|Year : 2016 | Volume
| Issue : 4 | Page : 336-338
Brain metastasis in soft-tissue sarcoma
Ashutosh Das Sharma, Jyoti Poddar, Sonal Patel, Ubrangala Suryanarayan Kunikullaya
Department of Radiotherapy, Gujarat Cancer Research Institute, Ahmedabad, Gujarat, India
|Date of Web Publication||12-Jul-2016|
Ashutosh Das Sharma
Department of Radiotherapy, Gujarat Cancer Research Institute, Ahmedabad, Gujarat
Source of Support: None, Conflict of Interest: None
Brain metastasis in soft-tissue sarcoma is an uncommon event. It usually follows lung metastasis, with a lag period between the occurrences of the two events. We present such a case of soft-tissue sarcoma with lung and brain metastases, with the intention of drawing attention toward this rare occurrence and need of anticipation of brain metastasis in patients who are asymptomatic for the same and have already developed lung metastasis.
Keywords: Brain metastasis, lung metastasis, soft-tissue sarcoma
|How to cite this article:|
Sharma AD, Poddar J, Patel S, Kunikullaya US. Brain metastasis in soft-tissue sarcoma. Clin Cancer Investig J 2016;5:336-8
| Introduction|| |
Brain metastasis is a relatively uncommon occurrence in the natural history of soft-tissue sarcoma, accounting for 1–6% of total patients, and usually follows lung metastasis.,, Among different histological subtypes, it is more frequently seen in leiomyosarcoma, rhabdomyosarcoma, and malignant fibrous histiocytoma. The purpose of this case report is to increase the index of suspicion and a more vigilant workup to detect brain metastasis in these patients and an early intervention to improve the outcome of therapy and overall survival.
| Case Report|| |
A 31-year-old male with a cystic swelling of the second toe of left foot was operated in October 2013 in rural setup and was sent to our department for further management with a histopathological report which was suggestive of malignancy. Slide review and immunohistochemistry reports confirmed the diagnosis of epithelioid sarcoma of large cell type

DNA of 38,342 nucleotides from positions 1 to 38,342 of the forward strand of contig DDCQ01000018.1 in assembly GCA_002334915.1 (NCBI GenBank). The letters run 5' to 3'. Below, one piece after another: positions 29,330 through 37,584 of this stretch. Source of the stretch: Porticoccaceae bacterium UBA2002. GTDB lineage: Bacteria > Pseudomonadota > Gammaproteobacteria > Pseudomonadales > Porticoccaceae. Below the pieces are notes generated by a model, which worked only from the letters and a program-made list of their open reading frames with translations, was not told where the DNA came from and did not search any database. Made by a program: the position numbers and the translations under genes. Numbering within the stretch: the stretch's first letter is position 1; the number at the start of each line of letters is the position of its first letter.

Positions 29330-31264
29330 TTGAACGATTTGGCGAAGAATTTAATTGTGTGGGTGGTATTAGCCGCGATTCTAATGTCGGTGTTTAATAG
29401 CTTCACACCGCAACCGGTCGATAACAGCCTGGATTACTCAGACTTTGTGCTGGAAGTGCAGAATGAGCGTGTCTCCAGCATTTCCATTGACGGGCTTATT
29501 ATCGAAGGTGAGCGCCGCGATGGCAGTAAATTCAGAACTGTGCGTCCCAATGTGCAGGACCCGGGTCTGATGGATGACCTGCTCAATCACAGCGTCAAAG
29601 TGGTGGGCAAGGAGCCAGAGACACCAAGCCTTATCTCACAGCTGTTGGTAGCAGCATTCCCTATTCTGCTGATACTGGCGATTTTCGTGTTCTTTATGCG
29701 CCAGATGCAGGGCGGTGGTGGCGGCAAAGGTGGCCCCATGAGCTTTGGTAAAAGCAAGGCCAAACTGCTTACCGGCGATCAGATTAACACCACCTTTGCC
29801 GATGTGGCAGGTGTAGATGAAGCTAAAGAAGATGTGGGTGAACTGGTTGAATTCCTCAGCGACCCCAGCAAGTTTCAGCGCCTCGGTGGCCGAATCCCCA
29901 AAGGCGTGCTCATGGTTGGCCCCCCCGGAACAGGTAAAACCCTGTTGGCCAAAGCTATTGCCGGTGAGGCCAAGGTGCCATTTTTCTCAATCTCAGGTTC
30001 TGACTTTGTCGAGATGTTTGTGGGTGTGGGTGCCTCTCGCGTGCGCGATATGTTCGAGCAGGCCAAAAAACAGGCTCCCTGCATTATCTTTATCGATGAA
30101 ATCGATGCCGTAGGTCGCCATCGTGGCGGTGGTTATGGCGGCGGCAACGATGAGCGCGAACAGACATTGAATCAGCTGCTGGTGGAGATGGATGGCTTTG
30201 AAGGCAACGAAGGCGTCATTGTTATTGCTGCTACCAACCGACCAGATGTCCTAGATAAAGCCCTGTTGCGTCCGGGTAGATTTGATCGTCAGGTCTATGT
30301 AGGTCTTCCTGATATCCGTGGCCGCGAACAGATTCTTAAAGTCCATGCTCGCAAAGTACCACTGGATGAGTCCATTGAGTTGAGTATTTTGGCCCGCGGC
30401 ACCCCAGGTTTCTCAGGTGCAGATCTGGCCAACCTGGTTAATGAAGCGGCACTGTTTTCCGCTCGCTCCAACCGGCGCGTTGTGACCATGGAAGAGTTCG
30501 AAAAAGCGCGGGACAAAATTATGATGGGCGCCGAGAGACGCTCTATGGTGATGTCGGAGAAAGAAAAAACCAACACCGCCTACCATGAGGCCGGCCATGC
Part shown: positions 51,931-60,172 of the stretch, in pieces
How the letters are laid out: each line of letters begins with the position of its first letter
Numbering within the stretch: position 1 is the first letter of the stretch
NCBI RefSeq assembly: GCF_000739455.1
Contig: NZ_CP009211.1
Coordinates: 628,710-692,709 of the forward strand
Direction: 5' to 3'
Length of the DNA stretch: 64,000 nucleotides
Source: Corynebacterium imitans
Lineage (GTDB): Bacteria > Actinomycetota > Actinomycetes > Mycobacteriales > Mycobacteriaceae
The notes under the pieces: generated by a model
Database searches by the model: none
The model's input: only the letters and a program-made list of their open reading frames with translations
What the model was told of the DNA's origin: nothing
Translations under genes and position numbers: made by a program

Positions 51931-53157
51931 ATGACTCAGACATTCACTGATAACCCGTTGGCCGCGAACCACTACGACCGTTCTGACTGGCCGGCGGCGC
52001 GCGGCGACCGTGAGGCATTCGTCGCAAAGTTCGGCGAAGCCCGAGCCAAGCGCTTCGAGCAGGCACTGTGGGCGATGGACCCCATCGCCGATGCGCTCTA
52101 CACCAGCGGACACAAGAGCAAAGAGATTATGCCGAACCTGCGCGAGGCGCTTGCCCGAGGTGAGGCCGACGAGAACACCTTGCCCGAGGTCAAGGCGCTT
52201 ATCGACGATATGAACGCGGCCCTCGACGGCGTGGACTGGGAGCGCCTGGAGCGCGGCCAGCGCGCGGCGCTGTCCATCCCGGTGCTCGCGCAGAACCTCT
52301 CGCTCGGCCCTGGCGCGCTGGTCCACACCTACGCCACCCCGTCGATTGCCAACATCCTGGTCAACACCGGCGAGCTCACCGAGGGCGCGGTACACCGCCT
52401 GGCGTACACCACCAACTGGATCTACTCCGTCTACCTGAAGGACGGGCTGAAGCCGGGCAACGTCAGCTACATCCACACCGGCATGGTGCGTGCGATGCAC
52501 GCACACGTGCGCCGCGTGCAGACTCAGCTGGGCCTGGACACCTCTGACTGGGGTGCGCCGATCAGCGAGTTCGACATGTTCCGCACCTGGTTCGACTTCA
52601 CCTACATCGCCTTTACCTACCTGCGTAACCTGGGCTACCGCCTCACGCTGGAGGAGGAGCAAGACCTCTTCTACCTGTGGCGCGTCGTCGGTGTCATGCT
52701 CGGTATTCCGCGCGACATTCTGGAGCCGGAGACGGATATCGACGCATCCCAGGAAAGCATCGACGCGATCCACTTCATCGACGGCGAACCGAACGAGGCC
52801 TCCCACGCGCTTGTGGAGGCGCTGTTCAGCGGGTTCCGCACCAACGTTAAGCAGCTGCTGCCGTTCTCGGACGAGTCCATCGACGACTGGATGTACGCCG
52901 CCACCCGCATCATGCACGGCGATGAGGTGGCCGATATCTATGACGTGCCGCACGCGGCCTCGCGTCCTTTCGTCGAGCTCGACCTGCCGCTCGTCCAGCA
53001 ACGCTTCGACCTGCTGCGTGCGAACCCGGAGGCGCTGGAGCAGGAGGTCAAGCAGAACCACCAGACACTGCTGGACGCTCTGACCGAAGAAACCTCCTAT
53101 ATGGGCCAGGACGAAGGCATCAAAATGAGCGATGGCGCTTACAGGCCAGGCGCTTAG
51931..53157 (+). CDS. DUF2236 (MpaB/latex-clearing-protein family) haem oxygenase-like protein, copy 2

(vimentin strongly positive, S-100 focal positive and negative for P63, HMB45, CD20, CD30, CD34, desmin, and epithelial membrane antigen). Abdominal and pelvic ultrasonography and chest X-ray studies were normal. However, computed tomography (CT) scan of thorax revealed multiple lung metastases [Figure 1]. Imaging for brain metastasis was not performed at that time due to the absence of any sign or symptom of central nervous system (CNS) involvement. In view of the metastatic status, six cycles of ifosfamide with doxorubicin were planned. He defaulted the treatment after three cycles only and was lost to follow-up. He returned 6 months later when a fresh CT scan of thorax showed that the lung metastases have partially responded to the therapy and, thus, chemotherapy was resumed. During the fourth cycle of chemotherapy, the patient had an episode of convulsions. CT scan of brain was suggestive of brain metastasis [Figure 2]. He was treated with palliative whole-brain radiotherapy (30 Gy in 10 fractions) with parallel opposed fields on a 6 MV linear accelerator. The patient showed progressive disease at the end of chemotherapy and was advised best supportive care.